“We have tried everything,” said Malik Amin Aslam, who served as climate minister under former Prime Minister Imran Khan. Pakistan planted billions of trees, proposed initiatives like nature performance bonds, and tried working with the World Bank on lending based on climate policy, but of those efforts, “none of them has really matured,” he said. “The climate crisis has totally matured.”

Still, the United States has forcefully opposed accords establishing loss-and-damage mechanisms, and the European Union won’t back a climate damage fund at COP27. Aslam said as climate minister, Pakistan “always found a closed door” when discussing loss and damage with developed nations. In the wake of the floods, world leaders like U.N. Secretary-General António Guterres have made convincing pleas for help. “But that’s where it ends, unfortunately,” Aslam said. “What Pakistan needs is solutions, and it needs them urgently.”

“The response has been totally predictable,” said Patrick Bigger, research director at the Climate and Community Project and co-author of a report that advocates debt justice as a form of climate reparations. When Sri Lanka defaulted last year and Ecuador and Zambia before that, its creditors forced them to get IMF emergency funding and cut public spending, leaving them with slimmer budgets to alleviate poverty and combat droughts and flash floods. With Pakistan, they’re “following the same playbook,” Bigger said.

Before Pakistan’s floods, the idea of debt forgiveness for climate change has mostly been kicked around in left-wing circles, evolving from debt resistance by socialist governments in Cuba and Bolivia. That might be changing. “It’s interesting that reparations is [an idea] that’s resonating in Pakistan,” Bigger said, and the expanding discourse around them could add “growing momentum” to more maximalist approaches toward canceling debt.

Bigger argues there’s a real economic argument for wiping out debt—and there are existing models that are successful. The Heavily Indebted Poor Countries Initiative, which began in 1996, wiped out more than $70 billion in debt held by 37 developing countries, allowing them to spend more on poverty reduction. That program had “genuinely positive social and fiscal impacts” on participating countries, Bigger said, though it didn’t “alleviate the structural dimensions that create indebtedness in the first place”—and now, the climate crisis has saddled even more countries with massive adaptation costs.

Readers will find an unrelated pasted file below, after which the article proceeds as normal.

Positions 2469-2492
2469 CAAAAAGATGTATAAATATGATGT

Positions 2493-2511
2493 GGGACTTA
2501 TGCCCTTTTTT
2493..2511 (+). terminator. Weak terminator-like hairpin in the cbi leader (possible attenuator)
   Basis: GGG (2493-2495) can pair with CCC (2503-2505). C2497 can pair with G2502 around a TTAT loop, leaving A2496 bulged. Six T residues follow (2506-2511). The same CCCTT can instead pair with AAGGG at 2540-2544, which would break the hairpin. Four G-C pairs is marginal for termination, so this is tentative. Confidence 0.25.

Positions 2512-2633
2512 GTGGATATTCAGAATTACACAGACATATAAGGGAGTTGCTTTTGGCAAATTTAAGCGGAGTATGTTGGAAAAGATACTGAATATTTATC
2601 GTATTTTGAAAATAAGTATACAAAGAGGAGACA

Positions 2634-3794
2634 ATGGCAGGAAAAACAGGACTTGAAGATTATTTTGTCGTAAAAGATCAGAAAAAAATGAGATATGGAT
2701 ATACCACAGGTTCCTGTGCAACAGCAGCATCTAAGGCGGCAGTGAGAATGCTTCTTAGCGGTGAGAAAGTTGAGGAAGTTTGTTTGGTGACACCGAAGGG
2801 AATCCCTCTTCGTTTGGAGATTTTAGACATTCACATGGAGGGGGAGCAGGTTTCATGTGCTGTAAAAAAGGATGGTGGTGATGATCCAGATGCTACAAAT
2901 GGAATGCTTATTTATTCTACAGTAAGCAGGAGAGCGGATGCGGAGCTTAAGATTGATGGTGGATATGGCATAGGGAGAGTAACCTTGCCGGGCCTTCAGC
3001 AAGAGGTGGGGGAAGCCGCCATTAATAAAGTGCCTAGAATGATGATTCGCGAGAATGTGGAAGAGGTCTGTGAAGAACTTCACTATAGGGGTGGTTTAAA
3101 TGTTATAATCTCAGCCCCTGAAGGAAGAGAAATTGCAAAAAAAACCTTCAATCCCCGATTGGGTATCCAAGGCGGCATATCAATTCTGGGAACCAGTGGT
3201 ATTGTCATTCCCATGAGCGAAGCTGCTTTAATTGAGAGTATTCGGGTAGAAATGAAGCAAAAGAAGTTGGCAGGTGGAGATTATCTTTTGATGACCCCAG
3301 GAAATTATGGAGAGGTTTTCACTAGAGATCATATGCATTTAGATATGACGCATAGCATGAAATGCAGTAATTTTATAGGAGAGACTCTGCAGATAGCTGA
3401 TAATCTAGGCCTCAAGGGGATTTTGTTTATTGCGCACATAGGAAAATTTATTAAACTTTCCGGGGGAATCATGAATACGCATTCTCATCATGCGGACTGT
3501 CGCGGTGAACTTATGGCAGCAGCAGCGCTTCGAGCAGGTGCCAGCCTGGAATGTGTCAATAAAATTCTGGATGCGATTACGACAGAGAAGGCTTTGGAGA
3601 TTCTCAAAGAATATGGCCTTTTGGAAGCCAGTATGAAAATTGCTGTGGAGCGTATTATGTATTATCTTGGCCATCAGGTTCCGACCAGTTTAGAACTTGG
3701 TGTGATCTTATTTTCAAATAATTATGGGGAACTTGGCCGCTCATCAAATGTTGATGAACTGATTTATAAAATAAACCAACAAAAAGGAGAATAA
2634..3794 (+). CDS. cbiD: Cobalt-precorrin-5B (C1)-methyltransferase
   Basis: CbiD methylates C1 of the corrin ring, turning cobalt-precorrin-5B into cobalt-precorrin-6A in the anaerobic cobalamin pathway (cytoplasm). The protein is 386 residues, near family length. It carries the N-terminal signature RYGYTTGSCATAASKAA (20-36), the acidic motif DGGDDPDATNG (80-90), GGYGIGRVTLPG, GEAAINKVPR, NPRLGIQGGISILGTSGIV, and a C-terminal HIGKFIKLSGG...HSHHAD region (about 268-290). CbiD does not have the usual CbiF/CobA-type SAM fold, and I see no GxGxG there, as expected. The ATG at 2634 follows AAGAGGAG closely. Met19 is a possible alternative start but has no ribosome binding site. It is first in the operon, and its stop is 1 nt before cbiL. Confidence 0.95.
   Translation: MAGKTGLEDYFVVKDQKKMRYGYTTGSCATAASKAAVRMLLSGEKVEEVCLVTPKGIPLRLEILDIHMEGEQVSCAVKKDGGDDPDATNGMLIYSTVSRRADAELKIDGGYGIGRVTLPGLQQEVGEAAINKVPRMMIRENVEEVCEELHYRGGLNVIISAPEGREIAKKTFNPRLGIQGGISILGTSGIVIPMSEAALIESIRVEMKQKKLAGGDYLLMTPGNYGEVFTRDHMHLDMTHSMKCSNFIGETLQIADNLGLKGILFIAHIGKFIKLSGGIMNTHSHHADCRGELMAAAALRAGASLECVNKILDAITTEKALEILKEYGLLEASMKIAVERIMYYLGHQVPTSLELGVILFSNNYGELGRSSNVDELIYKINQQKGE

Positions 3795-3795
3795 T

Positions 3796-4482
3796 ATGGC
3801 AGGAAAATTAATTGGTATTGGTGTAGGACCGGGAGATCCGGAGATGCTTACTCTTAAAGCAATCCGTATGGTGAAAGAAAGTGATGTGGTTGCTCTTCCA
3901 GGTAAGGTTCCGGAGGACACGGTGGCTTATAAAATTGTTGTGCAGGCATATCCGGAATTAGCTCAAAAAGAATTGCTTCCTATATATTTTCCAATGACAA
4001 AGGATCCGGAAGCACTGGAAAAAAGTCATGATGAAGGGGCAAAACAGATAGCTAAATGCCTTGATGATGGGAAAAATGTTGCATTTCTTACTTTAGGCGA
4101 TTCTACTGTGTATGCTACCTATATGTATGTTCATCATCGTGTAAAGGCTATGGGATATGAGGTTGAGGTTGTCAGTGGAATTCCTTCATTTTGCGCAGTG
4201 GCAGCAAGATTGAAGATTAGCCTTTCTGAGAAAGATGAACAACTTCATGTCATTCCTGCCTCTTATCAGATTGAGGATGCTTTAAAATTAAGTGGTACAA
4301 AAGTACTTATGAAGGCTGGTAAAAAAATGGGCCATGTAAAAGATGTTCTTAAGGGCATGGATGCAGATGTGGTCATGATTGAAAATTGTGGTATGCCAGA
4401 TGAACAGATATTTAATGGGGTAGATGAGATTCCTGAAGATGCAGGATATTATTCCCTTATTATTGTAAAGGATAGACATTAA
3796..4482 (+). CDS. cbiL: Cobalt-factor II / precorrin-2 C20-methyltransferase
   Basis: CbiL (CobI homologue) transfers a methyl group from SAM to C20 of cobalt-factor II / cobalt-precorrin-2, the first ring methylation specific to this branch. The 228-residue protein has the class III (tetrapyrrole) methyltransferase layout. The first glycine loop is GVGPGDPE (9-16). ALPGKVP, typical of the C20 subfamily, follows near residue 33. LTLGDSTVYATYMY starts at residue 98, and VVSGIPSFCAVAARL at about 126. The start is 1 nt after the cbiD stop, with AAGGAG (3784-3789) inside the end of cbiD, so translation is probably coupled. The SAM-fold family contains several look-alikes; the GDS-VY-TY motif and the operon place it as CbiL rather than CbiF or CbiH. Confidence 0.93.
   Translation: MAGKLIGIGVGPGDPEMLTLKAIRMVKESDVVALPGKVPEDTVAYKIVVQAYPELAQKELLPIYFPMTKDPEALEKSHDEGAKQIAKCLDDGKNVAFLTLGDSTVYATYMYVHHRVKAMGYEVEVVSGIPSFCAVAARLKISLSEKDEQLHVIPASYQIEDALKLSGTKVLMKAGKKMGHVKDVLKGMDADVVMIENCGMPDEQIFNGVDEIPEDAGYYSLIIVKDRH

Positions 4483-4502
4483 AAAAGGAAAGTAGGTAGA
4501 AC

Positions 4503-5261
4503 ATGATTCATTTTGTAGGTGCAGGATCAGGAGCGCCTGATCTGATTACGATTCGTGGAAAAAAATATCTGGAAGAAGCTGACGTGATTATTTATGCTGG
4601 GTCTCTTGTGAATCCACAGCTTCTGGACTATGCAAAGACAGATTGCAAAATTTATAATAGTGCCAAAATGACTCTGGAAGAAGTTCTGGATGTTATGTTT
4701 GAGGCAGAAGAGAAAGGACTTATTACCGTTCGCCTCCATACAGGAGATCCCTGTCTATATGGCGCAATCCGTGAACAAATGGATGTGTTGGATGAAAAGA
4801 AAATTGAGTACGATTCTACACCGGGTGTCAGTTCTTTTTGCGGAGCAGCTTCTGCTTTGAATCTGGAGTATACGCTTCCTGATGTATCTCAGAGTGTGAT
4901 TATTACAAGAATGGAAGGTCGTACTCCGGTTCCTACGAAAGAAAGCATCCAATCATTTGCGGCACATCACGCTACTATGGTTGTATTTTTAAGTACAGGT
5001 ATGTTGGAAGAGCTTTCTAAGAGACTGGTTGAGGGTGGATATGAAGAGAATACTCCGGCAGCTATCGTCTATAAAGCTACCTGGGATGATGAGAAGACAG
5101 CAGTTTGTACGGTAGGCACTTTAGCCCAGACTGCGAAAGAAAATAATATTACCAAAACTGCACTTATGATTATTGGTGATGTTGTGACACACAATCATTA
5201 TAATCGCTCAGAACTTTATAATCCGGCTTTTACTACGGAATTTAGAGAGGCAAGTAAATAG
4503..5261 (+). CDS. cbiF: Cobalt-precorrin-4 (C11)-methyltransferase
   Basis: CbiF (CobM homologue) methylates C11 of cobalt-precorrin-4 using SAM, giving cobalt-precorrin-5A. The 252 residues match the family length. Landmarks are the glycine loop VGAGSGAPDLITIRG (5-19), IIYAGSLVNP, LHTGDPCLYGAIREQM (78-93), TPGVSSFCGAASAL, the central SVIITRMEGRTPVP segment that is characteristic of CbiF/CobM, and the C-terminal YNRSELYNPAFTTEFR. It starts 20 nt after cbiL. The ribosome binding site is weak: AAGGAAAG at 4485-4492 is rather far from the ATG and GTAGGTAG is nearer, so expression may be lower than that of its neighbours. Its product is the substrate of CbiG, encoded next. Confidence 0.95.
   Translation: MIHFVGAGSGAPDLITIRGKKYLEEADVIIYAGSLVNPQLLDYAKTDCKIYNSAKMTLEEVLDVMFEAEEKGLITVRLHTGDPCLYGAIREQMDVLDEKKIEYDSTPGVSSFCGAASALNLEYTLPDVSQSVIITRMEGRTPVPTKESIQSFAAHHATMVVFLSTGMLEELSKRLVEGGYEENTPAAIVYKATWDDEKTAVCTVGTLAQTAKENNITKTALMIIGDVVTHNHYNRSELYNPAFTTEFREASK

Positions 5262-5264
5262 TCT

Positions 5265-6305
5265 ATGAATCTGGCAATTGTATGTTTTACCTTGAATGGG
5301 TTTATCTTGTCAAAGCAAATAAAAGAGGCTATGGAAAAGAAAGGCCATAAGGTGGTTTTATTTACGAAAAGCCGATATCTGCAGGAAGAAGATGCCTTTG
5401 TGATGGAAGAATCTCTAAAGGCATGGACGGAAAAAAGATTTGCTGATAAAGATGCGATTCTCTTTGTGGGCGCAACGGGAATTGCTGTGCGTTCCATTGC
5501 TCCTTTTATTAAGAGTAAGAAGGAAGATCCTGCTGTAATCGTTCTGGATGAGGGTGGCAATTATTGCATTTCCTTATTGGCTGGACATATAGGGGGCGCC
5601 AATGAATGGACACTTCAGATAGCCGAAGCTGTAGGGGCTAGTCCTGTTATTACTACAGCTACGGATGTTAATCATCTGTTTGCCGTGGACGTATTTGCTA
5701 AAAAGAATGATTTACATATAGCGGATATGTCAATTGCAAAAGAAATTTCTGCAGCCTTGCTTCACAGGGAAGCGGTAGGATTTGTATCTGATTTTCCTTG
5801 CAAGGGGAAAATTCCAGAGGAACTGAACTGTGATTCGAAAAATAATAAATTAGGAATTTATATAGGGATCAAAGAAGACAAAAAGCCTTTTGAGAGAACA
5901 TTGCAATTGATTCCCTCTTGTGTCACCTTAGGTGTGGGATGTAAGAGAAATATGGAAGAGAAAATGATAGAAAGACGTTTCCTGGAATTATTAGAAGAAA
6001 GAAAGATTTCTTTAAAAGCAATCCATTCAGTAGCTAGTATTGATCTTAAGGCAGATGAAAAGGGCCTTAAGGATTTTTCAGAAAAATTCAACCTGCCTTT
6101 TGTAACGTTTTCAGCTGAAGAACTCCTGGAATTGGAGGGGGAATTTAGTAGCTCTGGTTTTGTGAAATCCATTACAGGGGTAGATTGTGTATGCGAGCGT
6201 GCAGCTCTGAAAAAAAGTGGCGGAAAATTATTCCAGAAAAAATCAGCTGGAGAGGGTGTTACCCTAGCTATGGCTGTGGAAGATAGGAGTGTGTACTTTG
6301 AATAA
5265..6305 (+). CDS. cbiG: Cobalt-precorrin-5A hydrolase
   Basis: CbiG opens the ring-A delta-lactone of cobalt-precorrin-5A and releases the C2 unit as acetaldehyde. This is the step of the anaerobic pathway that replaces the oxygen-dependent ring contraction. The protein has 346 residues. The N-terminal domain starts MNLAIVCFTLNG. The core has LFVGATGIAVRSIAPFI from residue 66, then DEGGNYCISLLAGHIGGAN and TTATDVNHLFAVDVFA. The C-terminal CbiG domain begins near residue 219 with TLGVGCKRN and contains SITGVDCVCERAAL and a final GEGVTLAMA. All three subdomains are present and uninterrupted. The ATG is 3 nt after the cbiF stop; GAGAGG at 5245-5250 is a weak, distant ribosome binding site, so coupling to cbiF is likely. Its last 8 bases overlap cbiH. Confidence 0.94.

There are other methods. The IMF could automatically suspend debt payments of countries that suffer climate disasters, Bigger said. Global lenders can attach climate-related conditions to debt relief, which prevents corrupt politicians from pilfering money meant for mitigation projects. And Paris Club lenders have used debt swaps to save failing economies, such as when lenders allowed struggling Latin American countries to convert their bank loans to bonds. “Maybe these sort-of sophisticated debt-swapping tools can be used,” Alam said. “I don’t think a global superpower like the United States needs a nuclear country to go destitute.”

Asking Pakistan to seek help from Beijing could also be dangerous. Washington’s ties to Islamabad have eroded in the past decade, leaving its reputation among Pakistanis in tatters. Playing hardball with debt repayment would only push Pakistan and other global south nations closer to China and Russia, harming Washington’s security goals and creating room for insurgent anti-West populists and Islamist movements.

Khan, Pakistan’s populist former prime minister, is deeply skeptical of global lending institutions and could leverage public anger to fuel his ongoing bid to retake power. And while China’s lending “has been problematic,” Bigger said, they were “much better actors” than most Western governments and private lenders in considering debt suspension.

At last week’s IMF meeting, global leaders blamed China for slowing relief in countries struggling to repay their debts, but as long as they’re forced to pay billions of dollars to the nations whose emissions caused their floods, many Pakistanis are not fond of either power. “I can shoot myself in the foot, or I can cut my pinky finger off,” Alam said.

And refusing to forgive the debt of Pakistan contributes directly to the suffering of millions of people, who face food and water shortages and a growing health emergency, said Ishak Soomro, a journalist and research associate who’s been on the ground in the affected areas of Pakistan’s Sindh province.

Many villages have no potable water, Soomro said, and more people are beginning to contract waterborne diseases. Millions of people are still living on roadsides, without shelter, as winter approaches. Schools are being taught out of tents. “We’re paying debt with dollars,” he said. “And we don’t have any dollars to rebuild our country.”

Nick Aspinwall is a journalist based in New York. Twitter: @Nick1Aspinwall